This is list of dynamics based on the work created by a psychologist named Alexandra Stein who focused on toxic group dynamics that turn abusive, and a journalist named Matthew Remski who created an analysis model of the dynamics based on Stein’s work when allegations came out about various Buddhist/ yoga groups. The following are listings of mostly those dynamics adapted to SMS.

  1. People are always delaying leaving the organization in hopes of it one day becoming the community they want it to be (no stability in foundation).
  2. Porous membership process (though sometimes coupled with layers of secrecy among its membership hierarchy and processes).
  3. Porous membership is constantly showcased, but the reality is people are too impoverished or dependent on the group to leave.
  4. Becoming a steward is less about community goals, mission statement, or accountability of interpersonal harm. But rather about the potential resident’s ability to adapt to abuse and navigate aspects of dissonance created by the process in toeing the line of the unstable, always individually changing expectations of how one becomes a steward-in-process.
  5. The presence of this dynamic in a consensus-based process where authority is given a hierarchy makes people become each other’s abusers and comforters simultaneous in a dynamic known as trauma bonding (IE: you have to have the approval of the person abusing you to live at SMS).
  6. People having experienced this form of abuse for years tend to develop dissociative states and CPTSD-like psychological symptoms similar to people who have been stuck in an abusive relationship, which develop or worsen in individuals depending on their exposure to these dynamics.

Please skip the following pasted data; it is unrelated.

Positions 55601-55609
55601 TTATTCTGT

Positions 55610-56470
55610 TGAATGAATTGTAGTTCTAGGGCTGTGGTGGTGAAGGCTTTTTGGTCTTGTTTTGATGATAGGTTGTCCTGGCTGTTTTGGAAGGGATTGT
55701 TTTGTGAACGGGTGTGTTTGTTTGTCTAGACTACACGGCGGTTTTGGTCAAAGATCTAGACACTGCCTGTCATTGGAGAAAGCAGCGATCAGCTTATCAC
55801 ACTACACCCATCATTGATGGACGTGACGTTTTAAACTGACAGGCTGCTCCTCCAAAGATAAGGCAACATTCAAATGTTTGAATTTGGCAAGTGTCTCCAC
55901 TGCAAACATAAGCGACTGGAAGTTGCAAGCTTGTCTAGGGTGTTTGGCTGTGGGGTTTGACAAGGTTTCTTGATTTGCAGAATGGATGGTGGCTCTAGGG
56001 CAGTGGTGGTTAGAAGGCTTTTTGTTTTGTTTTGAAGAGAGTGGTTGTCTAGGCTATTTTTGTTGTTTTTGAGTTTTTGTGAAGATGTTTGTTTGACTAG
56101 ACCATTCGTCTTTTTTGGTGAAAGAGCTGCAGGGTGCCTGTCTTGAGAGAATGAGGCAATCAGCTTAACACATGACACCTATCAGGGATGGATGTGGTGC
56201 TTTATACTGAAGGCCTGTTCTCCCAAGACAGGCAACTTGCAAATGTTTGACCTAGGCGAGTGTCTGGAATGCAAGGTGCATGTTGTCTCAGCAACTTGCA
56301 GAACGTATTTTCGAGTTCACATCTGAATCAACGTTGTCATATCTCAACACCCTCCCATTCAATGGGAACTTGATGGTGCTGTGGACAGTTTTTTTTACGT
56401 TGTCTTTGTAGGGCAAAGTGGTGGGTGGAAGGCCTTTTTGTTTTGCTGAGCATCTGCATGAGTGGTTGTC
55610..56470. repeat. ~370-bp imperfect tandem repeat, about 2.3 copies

7. Under a constant state of stress and hyper-vigilance over time from participation in the group’s processes, new people can begin to emulate the abusive behaviors of other surrounding individuals’ dissociative states.
  8. No mediation of the harm or accountability of these abuse dynamics are made by those in positions of power within the organization.


  1. Collective gaslighting through different individual demands that constantly change, which are expectations it is impossible to live up to:
  • There is no written code of conduct or handbook of how to do various activities, so everyone without authority in the group’s hierarchy is treated in whatever way the resident criticizing deems necessary (which means public-shaming or emotional abuse in some scenarios).
  • This changing demand on visitors from individuals in the organization only worsens when combined with the outlined structural abuse, inconsistent processes of accountability, power being abused by stewards, and having to shut down emotions in public spaces filled with criticism as any show of anger or sadness becomes more reason to be rejected.